top. We dropped into a snowmobile track and the going was easier. We took
off snowshoes for the final climb to the ridge top. Bob and Kolleen were
out in front and began to climb. The soft snow grew thinner and there was
a rock hard layer beneath. While we saw numerous sloughs coming up the valley
there were none on Iron Peak. Bob kicked nice steps and in short order we
were on the ridge top.
The last .40 miles gained another 350' to the summit. As we climbed the
views became better and better. Earl, Bean, Volcanic Neck, Teanaway, Bill,
and Stuart were in sight. On the other side of the ridge we could see Koppen,
Jolly, Hawkins, and Esmerelda. Higher up Mt. Daniel came into view. It
was clear enough to see Hibox, Three Queens, Chikamin, and other peaks
of the Cascade crest.
We heard snowmobiles below soon after summiting. One of them roared up
to the ridge top and sped along it to our position. He had seen our deep
footprints in the valley and just had to see who was crazy enough to get
all the way up here without a motor. He turned out to be a nice guy. We
did not expect to be visited by a snowmobile on the summit but he was too
nice to be mad about it.
Just below the summit we selected our camp sites. This was a Hilleberg
convention as we had Bob and Kolleen's red Nallo 3, David's red Akto, and
my green Akto. We took the better part of an hour to dig out platforms
and set up camp. There was more snow on the summit than on either of my
previous camp outs. We were all about out of water and melting snow was
the next item on the agenda. High clouds came in from the west. We had high
hopes for sunset colors. Unfortunately, the clouds kept on coming and blotted
out the setting sun.
As the sun set the temperature plummeted. From shorts we moved onto long
pants, goretex pants, down coats, and gloves. It was cold as we went to
bed at about 8:30. I got up at 3:15 as nature called. The wind was calm
and I found my leg was really painful now. I was getting concerned with
a 8 1/2 mile descent with 4000' of elevation loss. The morning had more
clouds and we did not get the warmth or the lighting we had hoped for. Still,
the clouds were high and we had nice views to all the peaks around us.
I could not put much weight on my left leg. I was more concerned than
ever. We pooled first aid kits. I put on an ace bandage and that helped.
Next was more anti inflammatory medicine. The clincher was some high powered
pain killer. That stuff really worked. We broke camp and I could now walk.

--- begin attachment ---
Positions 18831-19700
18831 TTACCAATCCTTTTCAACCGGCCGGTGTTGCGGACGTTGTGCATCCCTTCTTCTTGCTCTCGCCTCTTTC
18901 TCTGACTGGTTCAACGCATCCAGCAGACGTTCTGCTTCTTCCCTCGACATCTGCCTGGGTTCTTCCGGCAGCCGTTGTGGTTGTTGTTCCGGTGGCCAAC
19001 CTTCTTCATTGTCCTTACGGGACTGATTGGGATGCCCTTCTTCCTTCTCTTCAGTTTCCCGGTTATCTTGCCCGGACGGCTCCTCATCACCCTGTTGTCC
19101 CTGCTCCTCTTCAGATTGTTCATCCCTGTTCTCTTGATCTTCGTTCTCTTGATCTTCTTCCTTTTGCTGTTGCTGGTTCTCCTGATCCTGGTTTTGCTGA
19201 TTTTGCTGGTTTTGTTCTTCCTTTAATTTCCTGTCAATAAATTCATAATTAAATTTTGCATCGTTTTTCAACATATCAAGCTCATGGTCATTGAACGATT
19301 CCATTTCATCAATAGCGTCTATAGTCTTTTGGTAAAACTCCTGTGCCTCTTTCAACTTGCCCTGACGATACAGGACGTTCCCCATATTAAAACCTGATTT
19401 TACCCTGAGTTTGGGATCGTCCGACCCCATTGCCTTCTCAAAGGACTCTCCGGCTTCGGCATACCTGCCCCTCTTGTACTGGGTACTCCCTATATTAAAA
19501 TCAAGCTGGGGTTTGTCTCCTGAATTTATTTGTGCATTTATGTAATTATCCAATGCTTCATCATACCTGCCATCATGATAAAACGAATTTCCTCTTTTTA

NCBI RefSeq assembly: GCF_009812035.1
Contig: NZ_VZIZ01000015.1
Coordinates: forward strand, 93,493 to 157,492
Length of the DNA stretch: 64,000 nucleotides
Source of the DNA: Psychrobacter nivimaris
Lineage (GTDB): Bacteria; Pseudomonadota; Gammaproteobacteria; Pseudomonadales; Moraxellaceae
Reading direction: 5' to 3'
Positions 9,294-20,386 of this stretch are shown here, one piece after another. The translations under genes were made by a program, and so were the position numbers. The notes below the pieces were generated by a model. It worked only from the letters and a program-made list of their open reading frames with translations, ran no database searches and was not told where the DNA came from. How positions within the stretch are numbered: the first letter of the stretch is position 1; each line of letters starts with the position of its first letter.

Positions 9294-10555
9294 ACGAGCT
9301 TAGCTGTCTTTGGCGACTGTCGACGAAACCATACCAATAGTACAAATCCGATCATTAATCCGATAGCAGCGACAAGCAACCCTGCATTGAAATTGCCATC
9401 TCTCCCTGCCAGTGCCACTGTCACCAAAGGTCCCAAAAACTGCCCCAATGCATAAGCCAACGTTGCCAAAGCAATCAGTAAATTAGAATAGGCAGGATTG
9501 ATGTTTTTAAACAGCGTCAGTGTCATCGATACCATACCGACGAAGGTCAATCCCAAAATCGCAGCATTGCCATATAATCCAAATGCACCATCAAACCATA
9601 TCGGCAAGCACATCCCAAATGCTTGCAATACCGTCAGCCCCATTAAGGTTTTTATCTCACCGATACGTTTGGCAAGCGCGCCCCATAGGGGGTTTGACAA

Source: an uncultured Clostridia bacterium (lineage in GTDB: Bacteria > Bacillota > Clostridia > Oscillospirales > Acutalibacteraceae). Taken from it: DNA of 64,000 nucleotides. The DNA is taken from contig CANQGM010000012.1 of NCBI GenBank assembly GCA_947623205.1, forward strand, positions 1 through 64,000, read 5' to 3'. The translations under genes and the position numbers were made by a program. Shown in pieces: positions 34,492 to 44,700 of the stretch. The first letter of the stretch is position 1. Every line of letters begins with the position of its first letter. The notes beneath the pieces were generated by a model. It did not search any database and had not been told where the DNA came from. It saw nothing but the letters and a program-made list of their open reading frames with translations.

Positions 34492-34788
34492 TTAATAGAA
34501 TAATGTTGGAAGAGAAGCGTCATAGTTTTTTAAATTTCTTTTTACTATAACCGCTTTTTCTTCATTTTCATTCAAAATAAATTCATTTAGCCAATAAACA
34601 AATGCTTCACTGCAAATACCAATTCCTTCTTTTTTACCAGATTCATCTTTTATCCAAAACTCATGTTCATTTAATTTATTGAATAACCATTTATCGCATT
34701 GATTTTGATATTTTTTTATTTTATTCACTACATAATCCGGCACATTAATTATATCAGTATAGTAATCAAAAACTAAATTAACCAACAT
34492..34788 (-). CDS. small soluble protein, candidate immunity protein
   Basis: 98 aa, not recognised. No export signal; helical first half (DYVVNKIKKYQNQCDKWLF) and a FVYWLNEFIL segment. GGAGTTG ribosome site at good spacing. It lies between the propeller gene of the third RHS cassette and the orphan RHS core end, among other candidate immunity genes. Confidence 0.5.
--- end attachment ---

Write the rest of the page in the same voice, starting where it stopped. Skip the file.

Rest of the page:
The plan was to glissade the first 500' off the summit. We had hoped for
some sun to soften up the slope. It was well below freezing over night. All
our steps were frozen solid. The untouched snow was still pretty soft.
I went first. I've done this glissade many times. In fact it was slower
than expected. Some snow built up between my legs. I managed to get almost
to the bottom but not at the exhilarating speeds often felt. The slope had
some soft snow on top of a hard layer. The others had my track to follow
and had a better ride. In short order we were down the first slope. I was
moving slow but moving as we continued down.
The walk out was painful but not nearly as bad as I had feared in the
morning. We continued down the valley, across Bean Creek, and back to the
summer trailhead. The snow was softer than the day before but hard enough
to avoid needing snowshoes all the way back. At 1:15 we arrived back at
the car. We took 6 hours to ascend and 4 1/2 hours to come down.
The injury is the first one I have ever had on the trail. Still, it did
not wreck our weekend. The sunshine on Saturday was spectacular. The views
were just as good as I remember. The company was great. Even though we did
not get the sunset and sunrise we expected the weekend was a success. Now
I have to figure out what summit to camp on next spring.
Nwhikers report with photos from Bob, Kollen, and David:
Nwhikers Report With Photos
Click on thumbnails to get larger pictures.
A Small Bare Spot
Scrambling Off Bridge
Crossing Bean Creek
David On Route
First Peak View
Iron Peak Summit
Beyond The Creek
Usual Route Up & Down
Almost To Ridge Top
Summit From Ridge
Hawkins & Esmerelda
Nearly To Campsite
Photo Page 2
Trips - 2008